From the outside, the Capitol is already impressive. Built between 1793 and 1812, the Capitol was burned down two years later, in 1814, by the British during the War of 1812; its reconstruction took four years. In the 1850s, as new states joined the Union, the building was enlarged to accommodate their political representatives and the current dome was built.
Free tours of the Capitol are given daily, including a look at the magnificent dome, which features a painting by Constantino Brumidi of “The Apotheosis of Washington”. It is recommended that you book your tour several days in advance.
The dome shows Washington (center) surrounded by Liberty (left) and Victory (right). Above, the motto of the United States “E pluribus unum” (Out of many one).
Address: 1st St SE, Washington DC
Admission: Free with reservation at https://www.visitthecapitol.gov/
The Library of Congress
The Library of Congress is the largest library in the world, with over 173 million items! Although this building dates back to 1897, the institution was created in 1800.
In 1814, the first works of its collection were destroyed in a fire caused by the British during the Anglo-American war. To replenish the shelves, Thomas Jefferson sold his personal collection of 6,487 volumes to the library, but another fire in 1851 destroyed two-thirds of them.
Since then, the Library has been searching for valuable books to replace those lost. To date, less than 300 books are missing.
The visit is impressive and allows you to discover the “Great Hall”, an immense entrance hall as well as a space for temporary exhibitions.
Address : 1St and Independence Avenue SE, Washington DC
Admission: free with reservation at https://loc.usedirect.com/LOC/
The Supreme Court
The Supreme Court is the highest court in the United States and has jurisdiction over all cases arising under the Constitution and laws of the United States. It is composed of nine members: eight justices and one chief justice, appointed for life by the President with the consent of the Senate.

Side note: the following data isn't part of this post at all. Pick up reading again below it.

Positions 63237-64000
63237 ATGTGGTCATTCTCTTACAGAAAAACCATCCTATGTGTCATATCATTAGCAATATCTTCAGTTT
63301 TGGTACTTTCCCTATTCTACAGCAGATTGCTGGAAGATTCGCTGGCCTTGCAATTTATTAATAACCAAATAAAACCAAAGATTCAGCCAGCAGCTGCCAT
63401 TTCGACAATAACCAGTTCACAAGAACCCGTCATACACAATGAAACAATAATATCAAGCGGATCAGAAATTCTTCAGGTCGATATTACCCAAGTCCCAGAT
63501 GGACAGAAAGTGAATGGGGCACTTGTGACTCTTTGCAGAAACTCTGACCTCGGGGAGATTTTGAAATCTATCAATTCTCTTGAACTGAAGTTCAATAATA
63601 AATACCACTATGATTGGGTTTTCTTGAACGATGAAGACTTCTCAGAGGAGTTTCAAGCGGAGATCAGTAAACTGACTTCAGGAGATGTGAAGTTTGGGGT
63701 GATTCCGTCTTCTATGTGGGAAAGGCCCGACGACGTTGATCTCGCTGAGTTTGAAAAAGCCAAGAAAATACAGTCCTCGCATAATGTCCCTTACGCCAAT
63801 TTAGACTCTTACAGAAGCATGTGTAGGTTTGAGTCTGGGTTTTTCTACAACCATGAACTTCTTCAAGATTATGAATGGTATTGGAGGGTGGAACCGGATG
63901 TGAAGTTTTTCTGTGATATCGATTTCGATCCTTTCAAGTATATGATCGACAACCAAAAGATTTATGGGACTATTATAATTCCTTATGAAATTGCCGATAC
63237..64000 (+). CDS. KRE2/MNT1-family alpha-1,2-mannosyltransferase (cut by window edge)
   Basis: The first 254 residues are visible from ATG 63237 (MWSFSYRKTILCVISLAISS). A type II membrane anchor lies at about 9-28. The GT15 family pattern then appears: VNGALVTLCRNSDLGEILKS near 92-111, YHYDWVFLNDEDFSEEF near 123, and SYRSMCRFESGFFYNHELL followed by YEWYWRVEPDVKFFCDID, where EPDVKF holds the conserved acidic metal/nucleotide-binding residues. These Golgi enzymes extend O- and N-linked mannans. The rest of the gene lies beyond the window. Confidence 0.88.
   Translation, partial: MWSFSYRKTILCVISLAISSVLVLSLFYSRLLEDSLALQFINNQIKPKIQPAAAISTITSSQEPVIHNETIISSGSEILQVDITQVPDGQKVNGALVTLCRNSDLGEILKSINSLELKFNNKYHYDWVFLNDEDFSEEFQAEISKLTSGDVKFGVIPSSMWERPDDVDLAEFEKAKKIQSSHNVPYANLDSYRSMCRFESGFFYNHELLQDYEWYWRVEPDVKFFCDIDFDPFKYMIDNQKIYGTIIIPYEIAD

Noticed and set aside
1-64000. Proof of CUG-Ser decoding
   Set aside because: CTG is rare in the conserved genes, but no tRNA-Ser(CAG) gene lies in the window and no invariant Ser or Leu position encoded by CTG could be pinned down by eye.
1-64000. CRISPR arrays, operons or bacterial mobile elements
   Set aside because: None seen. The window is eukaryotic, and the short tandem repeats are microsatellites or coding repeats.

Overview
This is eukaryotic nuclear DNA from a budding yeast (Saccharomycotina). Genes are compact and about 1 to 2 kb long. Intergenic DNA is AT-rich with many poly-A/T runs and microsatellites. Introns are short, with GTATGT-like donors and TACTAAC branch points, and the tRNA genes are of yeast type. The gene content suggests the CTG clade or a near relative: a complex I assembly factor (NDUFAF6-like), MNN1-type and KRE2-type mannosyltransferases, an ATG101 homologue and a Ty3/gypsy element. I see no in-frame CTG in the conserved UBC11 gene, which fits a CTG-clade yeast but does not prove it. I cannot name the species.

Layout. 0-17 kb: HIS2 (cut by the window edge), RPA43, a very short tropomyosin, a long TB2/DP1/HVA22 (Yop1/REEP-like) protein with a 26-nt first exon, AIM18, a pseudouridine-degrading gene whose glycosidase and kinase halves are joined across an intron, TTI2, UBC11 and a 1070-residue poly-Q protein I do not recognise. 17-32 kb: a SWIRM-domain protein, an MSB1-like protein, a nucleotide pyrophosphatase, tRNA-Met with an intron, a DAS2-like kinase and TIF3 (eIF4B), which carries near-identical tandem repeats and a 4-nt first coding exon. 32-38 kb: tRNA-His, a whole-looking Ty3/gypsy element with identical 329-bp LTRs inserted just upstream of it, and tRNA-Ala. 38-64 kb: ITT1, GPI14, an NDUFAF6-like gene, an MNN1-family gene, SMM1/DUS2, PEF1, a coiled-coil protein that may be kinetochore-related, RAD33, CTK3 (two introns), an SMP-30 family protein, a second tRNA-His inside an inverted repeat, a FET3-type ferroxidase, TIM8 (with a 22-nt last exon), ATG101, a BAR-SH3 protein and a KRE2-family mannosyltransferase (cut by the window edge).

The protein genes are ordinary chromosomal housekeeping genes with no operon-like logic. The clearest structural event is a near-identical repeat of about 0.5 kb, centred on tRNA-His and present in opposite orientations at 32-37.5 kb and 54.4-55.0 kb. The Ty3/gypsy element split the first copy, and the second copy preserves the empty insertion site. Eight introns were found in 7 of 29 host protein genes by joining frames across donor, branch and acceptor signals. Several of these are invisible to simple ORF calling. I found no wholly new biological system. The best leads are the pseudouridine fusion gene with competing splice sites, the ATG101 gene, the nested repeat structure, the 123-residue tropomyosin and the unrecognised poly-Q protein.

The building is particularly impressive, symbolically reflecting the role played by this institution.
Address: 1St Street Northeast, Washington DC
Admission: free, hours available at https://www.supremecourt.gov/visiting/visiting.aspx
The White House
Unfortunately, it is very difficult to visit the White House since you have to make a request through your Embassy in Washington, ideally 3 months before your visit… Moreover, depending on the presidential agenda, visits can be cancelled at the last moment. In short, you should not count on it too much! You will have to be content with seeing the White House from the outside, through the gates…
Around the central axis facing the Capitol is a string of museums, all of which are open free of charge. Most of them are managed by the Smithsonian Institution, an institution that came into being thanks to the British scientist James Smithson, who donated his colossal fortune to the United States in order to create an institution dedicated to the growth and dissemination of knowledge.
The National Gallery of Art
Created by the U.S. Congress in 1937, the National Gallery is a particularly large art museum! It is spread over two buildings connected by an underground gallery. Its collections go from the Middle Ages to nowadays and present very varied works: from Da Vinci to Van Gogh through Botticelli, Brueghel, Monet, Degas, Morisot, Seurat, Warhol, Lichtenstein, Klimt, Miro, Kahlo or Canova… In short, there is enough to spend a whole day there!
Address : 6th and Constitution Ave NW, Washington DC
Rates : Free admission
The Air and Space Museum
Here is a museum of XXL size and for good reason: it houses entire planes! The museum looks back at the history of aeronautics, from the pioneers to the present day and the conquest of space. Something to delight all flying object enthusiasts! To see in particular: the part dedicated to the Wright brothers presenting the very first plane.
Address : 600 Independence Ave SW, Washington DC
Rates : Free admission
The Museum of Natural History